View Full Version : MOD 1 Megalodon

18-06-07, 04:17 PM
A new Meg user joining you chaps. Just passed my MOD 1 with Rich Stevenson. Ace bloke, top course. :teeth: :teeth: :teeth:

Dave Crampton
18-06-07, 04:41 PM
Welcome the the bubbless work Steve,

Check out RBW ( too, though I'm sure your already there..

Dave C

18-06-07, 05:01 PM

Well done and welcome,

Would love to hear a more detailed report of the course, Richie, the boat etc....



18-06-07, 08:06 PM
Hi Steve
Congratulations - good choice of RB by the way ;-)

19-06-07, 02:46 PM
In response to the above request for more information, here goes.

DAY 1.

Bright and early. 9am start at Deep Blue. Met Rich and the one other candidate, Randy McNalley, all the way from Canada. Seems he'd met Rich on a cave course in Mexico and decided to take his rebreather training with him in the UK. This vindicated my choice of instructor, which in fairness to the others I made enquiries with was down to the fact of an early start date and the fact it was under IANTD. This would allow me to dive with my BSAC branch as the course has already been checked for equivalence.

After a bit of admin and a cuppa it was straight on with stripping and re-building the units, checking the handsets and HUD, and getting used to the menuing system. Pre and post dive checks were explained induvidually using the unit in front of you. Setpoint selection was demonstrated and then a pre breath sequence was done to get used to the feel of the counter lungs and WOB.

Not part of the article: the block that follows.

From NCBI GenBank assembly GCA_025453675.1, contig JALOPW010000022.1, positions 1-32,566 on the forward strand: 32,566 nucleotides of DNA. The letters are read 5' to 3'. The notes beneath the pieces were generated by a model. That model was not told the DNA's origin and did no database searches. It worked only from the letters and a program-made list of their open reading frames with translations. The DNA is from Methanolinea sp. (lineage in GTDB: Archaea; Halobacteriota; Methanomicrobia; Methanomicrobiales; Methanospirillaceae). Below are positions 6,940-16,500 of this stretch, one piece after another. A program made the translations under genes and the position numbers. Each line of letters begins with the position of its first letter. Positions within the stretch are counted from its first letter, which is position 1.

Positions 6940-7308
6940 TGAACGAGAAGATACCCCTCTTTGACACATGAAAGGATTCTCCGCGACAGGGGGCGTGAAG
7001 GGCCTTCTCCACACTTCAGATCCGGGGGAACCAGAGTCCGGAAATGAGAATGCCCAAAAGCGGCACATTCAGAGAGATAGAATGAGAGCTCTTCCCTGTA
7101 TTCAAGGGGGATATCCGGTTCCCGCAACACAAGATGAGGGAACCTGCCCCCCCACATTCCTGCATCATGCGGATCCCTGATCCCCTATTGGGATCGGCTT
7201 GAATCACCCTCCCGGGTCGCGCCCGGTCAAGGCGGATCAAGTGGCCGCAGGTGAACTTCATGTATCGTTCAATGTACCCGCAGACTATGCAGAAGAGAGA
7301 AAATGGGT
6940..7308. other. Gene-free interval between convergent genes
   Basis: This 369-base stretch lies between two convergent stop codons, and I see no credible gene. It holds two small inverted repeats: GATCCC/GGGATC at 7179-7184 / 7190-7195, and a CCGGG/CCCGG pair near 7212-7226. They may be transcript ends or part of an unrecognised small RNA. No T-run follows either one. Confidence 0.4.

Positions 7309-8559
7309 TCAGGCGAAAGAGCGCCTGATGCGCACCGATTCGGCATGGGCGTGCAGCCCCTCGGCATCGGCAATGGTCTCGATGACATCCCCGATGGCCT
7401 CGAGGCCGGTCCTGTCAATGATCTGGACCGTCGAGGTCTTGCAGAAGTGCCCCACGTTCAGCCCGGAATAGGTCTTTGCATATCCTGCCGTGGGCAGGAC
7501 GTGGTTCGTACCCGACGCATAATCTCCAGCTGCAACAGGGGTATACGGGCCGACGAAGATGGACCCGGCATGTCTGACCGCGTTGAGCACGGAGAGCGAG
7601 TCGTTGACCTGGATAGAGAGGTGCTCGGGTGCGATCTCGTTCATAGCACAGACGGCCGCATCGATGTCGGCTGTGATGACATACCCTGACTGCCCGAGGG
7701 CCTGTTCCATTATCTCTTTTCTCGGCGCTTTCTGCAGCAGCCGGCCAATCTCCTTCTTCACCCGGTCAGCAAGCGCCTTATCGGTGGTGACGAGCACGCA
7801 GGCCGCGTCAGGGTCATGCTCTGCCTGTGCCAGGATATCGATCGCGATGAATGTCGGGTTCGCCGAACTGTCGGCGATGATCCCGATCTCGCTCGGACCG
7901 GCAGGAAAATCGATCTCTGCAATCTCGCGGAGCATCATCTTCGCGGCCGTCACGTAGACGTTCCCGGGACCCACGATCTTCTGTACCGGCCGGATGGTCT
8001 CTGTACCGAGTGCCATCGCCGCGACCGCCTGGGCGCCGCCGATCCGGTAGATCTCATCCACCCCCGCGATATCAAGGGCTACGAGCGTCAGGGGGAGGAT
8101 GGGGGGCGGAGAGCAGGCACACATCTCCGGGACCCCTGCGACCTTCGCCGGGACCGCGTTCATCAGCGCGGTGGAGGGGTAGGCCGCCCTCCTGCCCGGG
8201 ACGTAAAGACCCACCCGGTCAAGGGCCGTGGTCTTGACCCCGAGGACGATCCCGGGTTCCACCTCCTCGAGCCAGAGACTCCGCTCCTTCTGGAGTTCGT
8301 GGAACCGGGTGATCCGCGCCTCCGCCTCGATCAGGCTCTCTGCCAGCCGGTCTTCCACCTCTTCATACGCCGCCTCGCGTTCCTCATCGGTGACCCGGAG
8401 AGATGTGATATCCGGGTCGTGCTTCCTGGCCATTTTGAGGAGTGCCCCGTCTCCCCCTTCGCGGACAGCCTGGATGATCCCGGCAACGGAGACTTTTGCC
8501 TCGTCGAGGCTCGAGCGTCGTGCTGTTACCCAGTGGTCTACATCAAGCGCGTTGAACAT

Lunch was followed by a trip to a pool. Rich on the side with a communications unit, us in water with headsets. Bloody hell. This is difficult! Bouyancy was shot to pieces. I was prepared for this as I'd read up previous reports but it does make you question your skills. Not good for the ego.

Drills for clearing a loop flood, dil flushes and bail out to OC were all carried out repeatedly in the 2 and a half hours we spent in the pool. I got out feeling drained. Nothing was easy and I knew I had to get better the next day. Hypercapnia was explained throughly and methods for dealing with it outlined.

Back to the dive shop for a strip down and clean of the units, a quick bite to eat, and off to bed.


Rich obviously had more confidence in us than we had in ourselves. An 8.30am start to analyse gases and ready the units for a trip on Seeker.
We dropped anchor in Cawsands Bay. 7m to a sandy bottom, with a dead baby dolphin floating on the surface! Bubble checks were advocated for safety as the dive ws commenced and the reason for selecting a low set point to start was explained before we went down a shot and back and forth a line laid out towards the shore. Rich let us get our bouyancy and trim and then got us to start our drills. Bail out to OC, dil flushes, and loop clearing were all carried out again. This time we had to carry some of them out whilst swimming. I was feeling much more comfortable, and being praised for my trim boosted my confidence a bit.

59 minutes later we returned to the shot and surfaced. Rich showed us how the set point could drop as we ascended to our stop at the 3m mark.

De-brief back on the boat covered the drop in the set point on ascent and how this could be managed. A new skill to deal with a solenoid stuck closed was explained and we set off to the Glen Strathallen for our second dive.

Down the shot to the boiler and a pleasant swim around a circuit laid out in line. Once we were settled Rich threw in the stuck solenoid drill and we began to manage our set point whilst swimming. We ended the dive with a couple of static dil flushes, bail outs to open circuit, and loop clears before ascending slowly keeping an eye out for the drop in PO2. Back to the surface after a safety stop the dive lasted 60 minutes.

Back to Deep Blue for a video de-brief. This is an excellent way of learning as when you can actually see the problems you're creating for yourself it becomes clearer how you can fix them. Post dive checks were done on the units whilst cylinders were filled then the first part of the calibration was carried out using air.